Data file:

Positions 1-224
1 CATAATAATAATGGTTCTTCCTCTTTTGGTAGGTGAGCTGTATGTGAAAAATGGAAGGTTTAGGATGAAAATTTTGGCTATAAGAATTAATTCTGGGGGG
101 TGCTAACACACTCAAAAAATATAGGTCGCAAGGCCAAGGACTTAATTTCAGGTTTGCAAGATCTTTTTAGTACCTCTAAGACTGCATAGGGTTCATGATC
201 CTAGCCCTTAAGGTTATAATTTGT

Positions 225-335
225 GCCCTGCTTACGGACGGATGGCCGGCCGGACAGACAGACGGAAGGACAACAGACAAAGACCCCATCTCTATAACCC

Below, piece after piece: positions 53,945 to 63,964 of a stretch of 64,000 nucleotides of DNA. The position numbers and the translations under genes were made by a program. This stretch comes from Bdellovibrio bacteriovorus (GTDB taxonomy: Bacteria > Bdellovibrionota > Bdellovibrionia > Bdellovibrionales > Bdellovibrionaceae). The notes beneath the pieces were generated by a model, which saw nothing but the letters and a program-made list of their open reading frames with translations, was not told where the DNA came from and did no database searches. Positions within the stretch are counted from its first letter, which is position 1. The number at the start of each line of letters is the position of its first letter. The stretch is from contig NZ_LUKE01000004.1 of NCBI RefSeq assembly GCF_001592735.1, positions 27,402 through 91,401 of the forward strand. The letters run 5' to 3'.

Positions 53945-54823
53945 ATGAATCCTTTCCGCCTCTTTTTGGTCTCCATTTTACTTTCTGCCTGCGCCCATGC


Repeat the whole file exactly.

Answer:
Positions 1-224
1 CATAATAATAATGGTTCTTCCTCTTTTGGTAGGTGAGCTGTATGTGAAAAATGGAAGGTTTAGGATGAAAATTTTGGCTATAAGAATTAATTCTGGGGGG
101 TGCTAACACACTCAAAAAATATAGGTCGCAAGGCCAAGGACTTAATTTCAGGTTTGCAAGATCTTTTTAGTACCTCTAAGACTGCATAGGGTTCATGATC
201 CTAGCCCTTAAGGTTATAATTTGT

Positions 225-335
225 GCCCTGCTTACGGACGGATGGCCGGCCGGACAGACAGACGGAAGGACAACAGACAAAGACCCCATCTCTATAACCC

Below, piece after piece: positions 53,945 to 63,964 of a stretch of 64,000 nucleotides of DNA. The position numbers and the translations under genes were made by a program. This stretch comes from Bdellovibrio bacteriovorus (GTDB taxonomy: Bacteria > Bdellovibrionota > Bdellovibrionia > Bdellovibrionales > Bdellovibrionaceae). The notes beneath the pieces were generated by a model, which saw nothing but the letters and a program-made list of their open reading frames with translations, was not told where the DNA came from and did no database searches. Positions within the stretch are counted from its first letter, which is position 1. The number at the start of each line of letters is the position of its first letter. The stretch is from contig NZ_LUKE01000004.1 of NCBI RefSeq assembly GCF_001592735.1, positions 27,402 through 91,401 of the forward strand. The letters run 5' to 3'.

Positions 53945-54823
53945 ATGAATCCTTTCCGCCTCTTTTTGGTCTCCATTTTACTTTCTGCCTGCGCCCATGC